Discusses both depictions of Buddhism in film and Buddhist takes on a variety of films.
In 1989, the same year the Dalai Lama was awarded the Nobel Peace Prize, a decade-long boom of films dedicated to Buddhist people, history, and culture began. Offering the first scholarly treatment of Buddhism and cinema, the editors advise that there are two kinds of Buddhist film: those that are about Buddhists and those that are not. Focusing on contemporary American offerings, the contributors extend a two-pronged approach, discussing how Buddhism has been captured by directors and presenting Buddhist-oriented critiques of the worlds represented in films that would seem to have no connection with Buddhism. Films discussed range from those set in Tibet, such as Kundun and Lost Horizon, to those set well outside of any Buddhist milieu, such as Groundhog Day and The Matrix. The contributors explain the Buddhist theoretical concepts that emerge in these works, including karma, the bardo, and reincarnation, and consider them in relation to interpretive strategies that include feminism, postcolonialism, and contemplative psychological approaches.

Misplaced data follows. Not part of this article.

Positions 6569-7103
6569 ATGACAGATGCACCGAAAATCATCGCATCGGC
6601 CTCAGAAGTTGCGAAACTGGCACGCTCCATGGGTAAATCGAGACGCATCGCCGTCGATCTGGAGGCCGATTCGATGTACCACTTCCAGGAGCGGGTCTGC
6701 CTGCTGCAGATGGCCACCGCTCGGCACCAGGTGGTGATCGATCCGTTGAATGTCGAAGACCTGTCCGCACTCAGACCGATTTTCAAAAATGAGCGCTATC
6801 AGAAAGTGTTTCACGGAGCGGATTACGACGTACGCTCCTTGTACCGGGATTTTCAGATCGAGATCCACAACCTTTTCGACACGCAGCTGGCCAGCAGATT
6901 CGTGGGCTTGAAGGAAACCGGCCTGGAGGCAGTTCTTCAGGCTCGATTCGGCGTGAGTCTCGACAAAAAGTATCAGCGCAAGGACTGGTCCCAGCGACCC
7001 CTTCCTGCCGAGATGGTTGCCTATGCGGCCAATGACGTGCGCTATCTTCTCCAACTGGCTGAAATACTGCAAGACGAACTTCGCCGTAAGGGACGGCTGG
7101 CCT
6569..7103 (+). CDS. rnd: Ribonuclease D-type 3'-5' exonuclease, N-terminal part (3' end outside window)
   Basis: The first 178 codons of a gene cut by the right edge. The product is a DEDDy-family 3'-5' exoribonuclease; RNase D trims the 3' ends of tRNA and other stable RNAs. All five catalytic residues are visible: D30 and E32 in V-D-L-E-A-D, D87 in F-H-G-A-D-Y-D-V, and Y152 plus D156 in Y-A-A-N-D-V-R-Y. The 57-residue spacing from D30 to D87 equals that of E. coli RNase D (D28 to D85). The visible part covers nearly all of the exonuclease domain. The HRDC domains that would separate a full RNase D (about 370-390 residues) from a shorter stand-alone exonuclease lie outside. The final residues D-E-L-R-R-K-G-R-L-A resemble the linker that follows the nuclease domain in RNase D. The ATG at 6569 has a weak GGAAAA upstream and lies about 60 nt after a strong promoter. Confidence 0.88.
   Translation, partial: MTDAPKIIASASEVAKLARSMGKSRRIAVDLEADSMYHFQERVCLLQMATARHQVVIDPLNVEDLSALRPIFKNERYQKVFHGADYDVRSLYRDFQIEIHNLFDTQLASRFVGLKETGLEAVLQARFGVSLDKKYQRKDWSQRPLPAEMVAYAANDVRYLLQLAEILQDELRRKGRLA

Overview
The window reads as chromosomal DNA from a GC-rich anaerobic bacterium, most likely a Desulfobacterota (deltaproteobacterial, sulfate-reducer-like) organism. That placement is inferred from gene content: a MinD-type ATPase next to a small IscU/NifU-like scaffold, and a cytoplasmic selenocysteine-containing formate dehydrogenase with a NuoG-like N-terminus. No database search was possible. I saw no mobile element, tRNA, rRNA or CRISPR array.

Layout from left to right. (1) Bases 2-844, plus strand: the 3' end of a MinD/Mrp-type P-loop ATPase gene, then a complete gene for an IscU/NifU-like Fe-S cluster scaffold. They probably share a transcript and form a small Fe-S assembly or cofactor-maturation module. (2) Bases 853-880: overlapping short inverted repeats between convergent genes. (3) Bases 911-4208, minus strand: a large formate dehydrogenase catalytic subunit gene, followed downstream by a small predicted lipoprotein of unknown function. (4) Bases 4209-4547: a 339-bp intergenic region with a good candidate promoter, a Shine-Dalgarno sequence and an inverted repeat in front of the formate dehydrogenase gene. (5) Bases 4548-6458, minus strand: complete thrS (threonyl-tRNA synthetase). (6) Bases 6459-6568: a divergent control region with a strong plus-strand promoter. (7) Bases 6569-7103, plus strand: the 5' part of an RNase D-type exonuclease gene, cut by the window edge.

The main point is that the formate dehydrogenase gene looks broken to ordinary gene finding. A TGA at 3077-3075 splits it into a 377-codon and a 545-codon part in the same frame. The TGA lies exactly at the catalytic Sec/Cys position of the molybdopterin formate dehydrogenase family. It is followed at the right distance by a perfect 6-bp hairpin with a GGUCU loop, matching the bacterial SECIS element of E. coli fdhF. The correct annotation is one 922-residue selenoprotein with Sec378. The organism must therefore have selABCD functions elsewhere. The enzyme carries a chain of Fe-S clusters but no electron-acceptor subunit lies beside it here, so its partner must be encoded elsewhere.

John Whalen-Bridge is Associate Professor of English at the National University of Singapore. Gary Storhoff (1947–2011) was Associate Professor of English at the University of Connecticut, Stamford and the author of Understanding Charles Johnson. Together they coedited The Emergence of Buddhist American Literature, American Buddhism as a Way of Life and Writing as Enlightenment: Buddhist American Literature into the Twenty-first Century, all also published by SUNY Press.
"In a fascinating contribution, David Harper and Richard Anderson look at how contemplative traditions in films such as The Matrix employ violence to legitimize liberation. The luminosity of film becomes a natural allegory of Buddhism, with projected fictional images attempting to connect viewers to a real world. " — CHOICE